Napoleon was aware of this state of things and turned it to account with marvelous skill. He had just received, with a great deal of haughtiness, Messieurs de Stadion and Giulay, whom the Emperor of Austria had sent to his camp to make overtures to him. He almost immediately afterward regretted this, on learning that Prussia was on the point of joining his adversaries, and he became as communicative as he had hitherto been haughty and suspicious. On November 25th he dispatched Savary to the camp of the allies, with a complimentary letter to the Emperor Alexander, and with a secret mission to observe attentively the army of the enemy, while he felt the ground for a negotiation.
Savary was received with courtesy, but very coldly. He only brought back to his master a curt and evasive letter, which was addressed not to the Emperor, but to the Chef du Gouvernment Francais. Napoleon, who was so sensitive upon this point, took no offence; he wanted to show that he was superior to the triﬂes of a vain etiquette, and only became more complaisant. Savary immediately returned to Olmuetz, to propose an interview between Napoleon and the too conﬁding Alexander. At the same time he was to complete his studies on the Austro-Russian army. Savary, who had the eyes and ears of a future minister of police, observed the size and disposition of the army; he got into conversation with the aides-de-camp, and took note of the rash conﬁdence of the young officers. Alexander refused the interview, but he consented to send to Napoleon his aide-de-camp, the Prince Dolgoruki.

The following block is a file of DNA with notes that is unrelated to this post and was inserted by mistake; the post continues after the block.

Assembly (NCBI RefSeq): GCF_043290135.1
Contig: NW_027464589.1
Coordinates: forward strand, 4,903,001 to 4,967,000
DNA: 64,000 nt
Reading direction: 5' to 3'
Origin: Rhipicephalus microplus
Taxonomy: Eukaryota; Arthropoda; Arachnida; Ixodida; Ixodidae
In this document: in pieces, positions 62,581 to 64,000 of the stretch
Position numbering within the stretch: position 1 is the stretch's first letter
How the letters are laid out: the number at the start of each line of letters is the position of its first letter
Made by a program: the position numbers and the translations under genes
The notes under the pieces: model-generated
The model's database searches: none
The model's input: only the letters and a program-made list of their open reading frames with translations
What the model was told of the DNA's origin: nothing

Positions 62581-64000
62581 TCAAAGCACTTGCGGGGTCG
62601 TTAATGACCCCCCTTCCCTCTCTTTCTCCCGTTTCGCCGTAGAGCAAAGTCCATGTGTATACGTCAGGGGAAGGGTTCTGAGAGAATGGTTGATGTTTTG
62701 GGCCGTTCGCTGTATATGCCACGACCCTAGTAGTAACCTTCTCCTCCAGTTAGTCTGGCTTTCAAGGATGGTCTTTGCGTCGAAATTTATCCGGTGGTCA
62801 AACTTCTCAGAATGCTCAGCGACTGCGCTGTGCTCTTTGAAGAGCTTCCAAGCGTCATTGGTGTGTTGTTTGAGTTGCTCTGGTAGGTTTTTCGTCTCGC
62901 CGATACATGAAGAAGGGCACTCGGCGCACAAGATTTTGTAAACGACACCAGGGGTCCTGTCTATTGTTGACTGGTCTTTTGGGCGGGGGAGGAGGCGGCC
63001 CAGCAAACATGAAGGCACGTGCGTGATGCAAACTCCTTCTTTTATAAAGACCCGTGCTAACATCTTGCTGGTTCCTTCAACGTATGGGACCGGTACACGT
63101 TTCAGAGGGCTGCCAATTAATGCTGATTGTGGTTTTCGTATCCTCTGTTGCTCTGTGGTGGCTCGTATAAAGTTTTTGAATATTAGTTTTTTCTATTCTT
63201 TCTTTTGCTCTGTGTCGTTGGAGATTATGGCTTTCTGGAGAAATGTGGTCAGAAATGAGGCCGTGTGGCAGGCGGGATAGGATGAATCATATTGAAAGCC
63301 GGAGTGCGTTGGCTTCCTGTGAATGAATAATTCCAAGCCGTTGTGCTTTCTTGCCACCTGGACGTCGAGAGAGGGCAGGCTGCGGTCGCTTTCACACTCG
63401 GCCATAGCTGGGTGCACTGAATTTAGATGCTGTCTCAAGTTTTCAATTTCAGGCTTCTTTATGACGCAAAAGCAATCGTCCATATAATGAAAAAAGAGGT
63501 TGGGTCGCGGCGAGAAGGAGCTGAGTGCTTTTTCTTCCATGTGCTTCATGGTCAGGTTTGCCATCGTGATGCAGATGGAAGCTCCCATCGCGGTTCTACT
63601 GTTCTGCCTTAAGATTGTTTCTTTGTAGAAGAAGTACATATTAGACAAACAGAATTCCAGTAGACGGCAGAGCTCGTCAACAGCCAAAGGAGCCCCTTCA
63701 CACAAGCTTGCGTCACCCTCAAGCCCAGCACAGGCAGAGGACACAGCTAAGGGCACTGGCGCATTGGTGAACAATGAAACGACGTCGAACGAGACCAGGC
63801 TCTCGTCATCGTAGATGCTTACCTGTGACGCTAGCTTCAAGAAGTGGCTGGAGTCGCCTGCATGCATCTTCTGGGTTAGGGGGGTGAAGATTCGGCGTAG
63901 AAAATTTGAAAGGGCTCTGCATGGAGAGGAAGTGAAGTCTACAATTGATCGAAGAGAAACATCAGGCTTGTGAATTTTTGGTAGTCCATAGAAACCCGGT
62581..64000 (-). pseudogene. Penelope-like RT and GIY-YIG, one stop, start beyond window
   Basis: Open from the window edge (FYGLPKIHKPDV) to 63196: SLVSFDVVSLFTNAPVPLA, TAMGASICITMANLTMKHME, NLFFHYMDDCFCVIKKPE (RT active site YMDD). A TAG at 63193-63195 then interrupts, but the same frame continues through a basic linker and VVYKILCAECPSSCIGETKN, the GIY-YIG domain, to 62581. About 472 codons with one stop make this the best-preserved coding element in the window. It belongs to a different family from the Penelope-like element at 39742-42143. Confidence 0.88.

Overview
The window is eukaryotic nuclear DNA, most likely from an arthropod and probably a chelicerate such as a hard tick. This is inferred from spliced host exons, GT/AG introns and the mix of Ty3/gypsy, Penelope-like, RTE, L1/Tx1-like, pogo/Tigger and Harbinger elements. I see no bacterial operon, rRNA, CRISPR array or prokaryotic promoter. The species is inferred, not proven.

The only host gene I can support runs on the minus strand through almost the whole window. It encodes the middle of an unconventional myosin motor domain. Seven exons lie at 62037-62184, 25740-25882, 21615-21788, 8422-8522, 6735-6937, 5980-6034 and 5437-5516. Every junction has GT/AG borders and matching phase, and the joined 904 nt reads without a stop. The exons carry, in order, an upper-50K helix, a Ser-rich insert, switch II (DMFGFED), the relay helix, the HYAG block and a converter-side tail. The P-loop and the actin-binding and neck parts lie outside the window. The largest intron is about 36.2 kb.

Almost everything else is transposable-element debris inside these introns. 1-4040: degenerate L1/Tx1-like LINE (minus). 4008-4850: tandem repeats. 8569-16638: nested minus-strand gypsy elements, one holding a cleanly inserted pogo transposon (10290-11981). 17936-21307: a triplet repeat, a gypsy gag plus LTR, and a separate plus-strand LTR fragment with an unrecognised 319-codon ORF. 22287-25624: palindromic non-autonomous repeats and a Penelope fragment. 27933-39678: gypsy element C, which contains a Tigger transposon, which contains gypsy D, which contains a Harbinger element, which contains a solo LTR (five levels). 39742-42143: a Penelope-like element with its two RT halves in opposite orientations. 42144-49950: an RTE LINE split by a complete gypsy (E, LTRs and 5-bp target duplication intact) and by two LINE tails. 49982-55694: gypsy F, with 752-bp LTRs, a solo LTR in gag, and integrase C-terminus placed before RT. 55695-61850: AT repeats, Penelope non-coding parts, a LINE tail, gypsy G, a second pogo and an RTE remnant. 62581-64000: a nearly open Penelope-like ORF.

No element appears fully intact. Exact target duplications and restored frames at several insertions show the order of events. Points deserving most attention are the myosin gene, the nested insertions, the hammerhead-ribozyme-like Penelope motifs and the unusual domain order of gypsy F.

Napoleon took care not to give the Prince the same opportunity for making observations that Savary had had with Alexander. He received him at his advanced posts, and only let him see just enough of his army to deceive him. A few days before, a squadron of his advance guard had been separated and taken prisoner at Wischau. Dolgoruki found the French troops falling back upon all points in order to concentrate themselves in the positions studied long beforehand, toward which Napoleon wished to draw the Austro-Russian army. Crowded in a narrow space, still separated from Bernadotte’s corps and Friant’s division, which were only to arrive at the last moment, ostensibly occupied in raising entrenchments upon different points as if they feared to be attacked, they could only strike the Prince by the apparent weakness of their force and by their timid and constrained attitude.